All-new Ford 2015 F-150 pickup trucks move down the final inspection line at the Ford Rouge Center in Dearborn, Mich., on Nov. 11, 2014. (REUTERS/Rebecca Cook/File Photo)
Ford says lost truck production will hit earnings
— Ford Motor Co’s quarterly earnings will be affected by shutdowns at three U.S. truck plants caused by a fire at a key parts supplier, the U.S. automaker said on Wednesday, while affirming its full-year earnings estimate.
“We’re confident that any impacts will be short term,” said Joe Hinrichs, president of Ford global operations, in a media call late Wednesday.
Hinrichs and purchasing director Hau Thai Tang said Ford was working with the supplier, Chinese-owned Meridian Magnesium Products, to shift production of the affected parts to other suppliers until the fire-damaged plant in Eaton Rapids, Michigan, can be repaired and production resumed.
A Meridian plant in Strathroy, Ontario, is among those sites that will temporarily make lightweight parts for the Ford F-150 and Super Duty pickups, as well as the Expedition, Navigator, Explorer, Flex and MKT utility vehicles.
Meridian could not be reached for comment.
Ford has closed truck plants in Kansas City, Missouri, and Louisville, Kentucky, and will shutter a third, in Dearborn, Michigan, on Wednesday evening. Expedition and Navigator remain in production in Louisville, Ford said.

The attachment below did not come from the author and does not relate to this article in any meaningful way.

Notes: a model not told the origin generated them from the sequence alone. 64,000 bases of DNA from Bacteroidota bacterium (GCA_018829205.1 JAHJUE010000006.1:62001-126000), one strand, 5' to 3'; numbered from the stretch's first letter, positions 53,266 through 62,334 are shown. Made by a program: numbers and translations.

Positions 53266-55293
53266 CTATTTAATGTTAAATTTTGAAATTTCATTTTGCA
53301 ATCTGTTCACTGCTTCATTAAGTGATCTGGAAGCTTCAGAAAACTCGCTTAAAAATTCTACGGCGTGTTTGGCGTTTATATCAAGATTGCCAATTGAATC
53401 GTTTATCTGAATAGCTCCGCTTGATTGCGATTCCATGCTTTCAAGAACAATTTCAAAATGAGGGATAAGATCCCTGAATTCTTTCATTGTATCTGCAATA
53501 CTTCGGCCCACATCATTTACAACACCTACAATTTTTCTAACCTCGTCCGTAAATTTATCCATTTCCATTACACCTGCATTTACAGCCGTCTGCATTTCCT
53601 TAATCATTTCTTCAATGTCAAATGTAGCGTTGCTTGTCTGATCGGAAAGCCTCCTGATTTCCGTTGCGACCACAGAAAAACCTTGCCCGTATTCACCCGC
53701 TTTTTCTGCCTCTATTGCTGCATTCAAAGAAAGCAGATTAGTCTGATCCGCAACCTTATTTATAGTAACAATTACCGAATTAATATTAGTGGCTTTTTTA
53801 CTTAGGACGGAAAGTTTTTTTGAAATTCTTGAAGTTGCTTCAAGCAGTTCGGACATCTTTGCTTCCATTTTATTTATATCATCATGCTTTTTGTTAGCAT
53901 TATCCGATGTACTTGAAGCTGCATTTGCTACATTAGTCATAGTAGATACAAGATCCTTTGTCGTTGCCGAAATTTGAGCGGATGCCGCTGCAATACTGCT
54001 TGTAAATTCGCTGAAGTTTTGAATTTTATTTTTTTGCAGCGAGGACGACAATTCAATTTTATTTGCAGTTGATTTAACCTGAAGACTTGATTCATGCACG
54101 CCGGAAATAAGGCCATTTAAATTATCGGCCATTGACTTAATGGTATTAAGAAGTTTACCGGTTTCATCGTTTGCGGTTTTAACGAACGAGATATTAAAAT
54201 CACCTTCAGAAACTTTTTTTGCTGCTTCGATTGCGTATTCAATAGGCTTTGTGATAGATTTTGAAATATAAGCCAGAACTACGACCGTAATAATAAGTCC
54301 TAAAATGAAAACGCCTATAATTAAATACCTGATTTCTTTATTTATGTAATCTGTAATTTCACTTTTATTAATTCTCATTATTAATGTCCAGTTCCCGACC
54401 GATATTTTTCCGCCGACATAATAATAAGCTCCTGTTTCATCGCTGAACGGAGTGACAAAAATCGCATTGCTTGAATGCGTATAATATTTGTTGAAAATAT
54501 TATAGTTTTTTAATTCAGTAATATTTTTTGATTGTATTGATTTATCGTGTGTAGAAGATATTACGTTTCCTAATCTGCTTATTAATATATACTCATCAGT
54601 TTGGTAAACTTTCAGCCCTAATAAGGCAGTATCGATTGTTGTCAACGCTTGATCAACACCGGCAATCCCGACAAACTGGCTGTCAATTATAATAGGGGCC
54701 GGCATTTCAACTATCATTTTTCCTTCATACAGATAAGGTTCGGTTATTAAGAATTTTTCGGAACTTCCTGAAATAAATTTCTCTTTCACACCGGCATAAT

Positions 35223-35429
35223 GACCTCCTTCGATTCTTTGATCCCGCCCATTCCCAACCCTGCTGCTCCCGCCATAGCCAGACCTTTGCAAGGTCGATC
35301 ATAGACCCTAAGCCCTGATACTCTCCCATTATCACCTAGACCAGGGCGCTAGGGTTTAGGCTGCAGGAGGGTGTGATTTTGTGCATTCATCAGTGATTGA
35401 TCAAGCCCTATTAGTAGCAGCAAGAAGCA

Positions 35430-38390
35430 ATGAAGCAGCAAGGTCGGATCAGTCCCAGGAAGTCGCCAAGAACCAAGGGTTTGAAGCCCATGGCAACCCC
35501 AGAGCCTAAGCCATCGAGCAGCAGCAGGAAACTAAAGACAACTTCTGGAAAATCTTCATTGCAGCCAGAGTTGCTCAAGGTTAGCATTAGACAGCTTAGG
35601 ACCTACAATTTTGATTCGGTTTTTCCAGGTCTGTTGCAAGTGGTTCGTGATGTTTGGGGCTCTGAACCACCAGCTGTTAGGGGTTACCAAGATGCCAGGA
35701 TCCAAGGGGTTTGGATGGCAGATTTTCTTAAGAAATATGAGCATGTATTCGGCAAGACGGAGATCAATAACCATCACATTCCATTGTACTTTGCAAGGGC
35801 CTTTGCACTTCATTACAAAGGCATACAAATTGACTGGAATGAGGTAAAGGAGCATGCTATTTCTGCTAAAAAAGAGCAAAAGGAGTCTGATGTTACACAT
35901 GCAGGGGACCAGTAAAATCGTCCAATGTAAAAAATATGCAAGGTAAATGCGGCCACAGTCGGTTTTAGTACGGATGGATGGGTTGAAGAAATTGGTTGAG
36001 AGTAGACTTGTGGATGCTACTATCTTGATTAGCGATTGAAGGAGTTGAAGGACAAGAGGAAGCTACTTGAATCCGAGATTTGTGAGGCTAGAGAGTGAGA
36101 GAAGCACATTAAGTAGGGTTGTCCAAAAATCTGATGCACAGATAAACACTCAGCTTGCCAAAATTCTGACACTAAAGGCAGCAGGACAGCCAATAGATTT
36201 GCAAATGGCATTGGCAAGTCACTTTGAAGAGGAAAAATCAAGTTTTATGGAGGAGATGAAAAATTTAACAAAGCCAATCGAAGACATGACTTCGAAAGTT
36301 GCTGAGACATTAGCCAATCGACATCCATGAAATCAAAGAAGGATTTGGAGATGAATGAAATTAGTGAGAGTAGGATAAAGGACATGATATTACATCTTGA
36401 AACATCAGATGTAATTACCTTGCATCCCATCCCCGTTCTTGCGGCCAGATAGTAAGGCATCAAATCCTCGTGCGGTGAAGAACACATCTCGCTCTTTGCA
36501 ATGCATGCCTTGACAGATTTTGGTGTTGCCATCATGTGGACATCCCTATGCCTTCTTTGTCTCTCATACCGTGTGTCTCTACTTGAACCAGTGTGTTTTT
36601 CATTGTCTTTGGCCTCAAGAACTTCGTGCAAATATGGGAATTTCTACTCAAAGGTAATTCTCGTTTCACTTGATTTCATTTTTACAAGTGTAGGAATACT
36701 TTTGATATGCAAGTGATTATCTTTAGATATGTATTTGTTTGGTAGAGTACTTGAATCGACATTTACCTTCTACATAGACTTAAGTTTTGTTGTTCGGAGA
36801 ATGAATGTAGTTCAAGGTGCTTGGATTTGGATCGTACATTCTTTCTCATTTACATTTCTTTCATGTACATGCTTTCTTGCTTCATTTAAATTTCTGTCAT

The May 2 fire, whose cause is being investigated by local authorities, triggered smaller production disruptions to other vehicle manufacturers, including General Motors Co, Fiat Chrysler Automobiles, Daimler AG and BMW AG , the companies said on Wednesday.
But the most significant impact was felt by Ford, whose F-150 full-size pickup is the best-selling vehicle in the United States. The vehicle generated $41 billion in revenue last year, about 28 percent of total sales and the lion’s share of its profits.
Meridian supplies several lightweight structural parts for the Ford trucks and utility vehicles, including an engine compartment reinforcement piece for the full-size F-series pickups.
Hinrichs said it would be at least several days and perhaps longer before alternate sites will produce the affected parts.
A two-week production halt for the F-series could slice as much as $310 million from Ford’s second-quarter profits, Buck Research analyst Joseph Amaturo wrote in a note Wednesday.
Hinrichs said Ford has an 84-day supply of F-series pickups at U.S. dealers so “we don’t anticipate losing any sales.” He said Ford should be able to make up the lost production later in the year by running overtime.